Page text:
[Annual repost] The Fallen Angel remembers the 173rd Airborne today...on the 8th of November in 1965, one of the toughest Airborne battles was fought in the jungles of Viet Nam. At about 0600 on the morning of 8 November C Company began a move northwest toward Hill 65, while B Company moved northeast toward Hill 78. Shortly before 0800, C Company was engaged by a sizable enemy force well dug in to the southern face of Hill 65. At 0845, B Company was directed to wheel in place and proceed toward Hill 65 with the intention of relieving C Company. B Company reached the foot of Hill 65 at about 0930 and moved up the hill. It became obvious that there was a very large enemy force in place on the hill,C Company was getting hammered, and by chance, B Company was forcing the enemy's right flank. Under pressure from B Company's flanking attack the enemy force—most of a Viet Cong regiment—moved to the northwest, whereupon the B Company commander called in air and artillery fires on the retreating troops. B Company halted in place in an effort to locate and consolidate with C Company's platoons, managing to establish a coherent defensive line running around the hilltop from southeast to northwest, but with little cover on the southern side. Meanwhile, the VC commander realized that his best chance was to close with the US soldiers so that the 173rd's air and artillery fire could not be effectively employed. He attempted to out-flank the US position atop the hill from both the east and the southwest, moving his troops closer to the Americans. The result was shoulder-to-shoulder attacks up the hillside, hand-to-hand fighting, and isolation of parts of B and C Companies but the Americans held against two such attacks. Although the fighting continued after the second massed attack, it reduced in intensity as the VC commander again attempted to disengage and withdraw. By late afternoon it seemed that contact had been broken off, allowing the two companies to prepare a night defensive position while collecting their dead and wounded in the center of the position. Although a few of the most seriously wounded were extracted by USAF helicopters using Stokes litters, the triple-canopy jungle prevented the majority from being evacuated until the morning of 9 November. The result of the battle was heavy losses on both sides—48 Paratroopers dead, many more wounded, and 403 dead VC troops. Here is the link to the tribute video by Big and Rich: http://www.youtube.com/watch?v=ozpdBvB0hek If you get a chance, raise a glass to the Sky Soldiers of the 173rd tonight ("Airborne!"). Many of the Viet Nam vets that trained me and my generation of paratroopers wore the 173rd patch on their right shoulder. Thank you. Update: In the Company of Soldiers has more on Lawrence Joel who saved a lot of lives on the 8th of November in 1965 and was awarded the Medal of Honor. Continue reading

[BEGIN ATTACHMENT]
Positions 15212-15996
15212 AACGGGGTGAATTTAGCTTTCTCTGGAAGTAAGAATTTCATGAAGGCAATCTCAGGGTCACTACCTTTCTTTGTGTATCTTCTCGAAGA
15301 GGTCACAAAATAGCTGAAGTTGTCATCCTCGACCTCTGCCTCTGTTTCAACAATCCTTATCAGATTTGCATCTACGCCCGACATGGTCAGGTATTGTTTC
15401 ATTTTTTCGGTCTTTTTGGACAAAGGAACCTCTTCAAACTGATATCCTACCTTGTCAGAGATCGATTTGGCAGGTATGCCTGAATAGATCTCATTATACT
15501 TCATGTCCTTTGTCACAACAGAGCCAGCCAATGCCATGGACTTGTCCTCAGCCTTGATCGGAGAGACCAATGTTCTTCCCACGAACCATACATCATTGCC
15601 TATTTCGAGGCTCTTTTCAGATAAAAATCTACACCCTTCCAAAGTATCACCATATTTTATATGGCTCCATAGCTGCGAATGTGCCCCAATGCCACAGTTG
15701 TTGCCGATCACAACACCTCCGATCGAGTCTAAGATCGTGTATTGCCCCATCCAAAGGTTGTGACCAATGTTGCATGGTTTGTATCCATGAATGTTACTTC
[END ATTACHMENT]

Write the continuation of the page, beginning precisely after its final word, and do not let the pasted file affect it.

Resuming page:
Posted Nov 8, 2014 at BLACKFIVE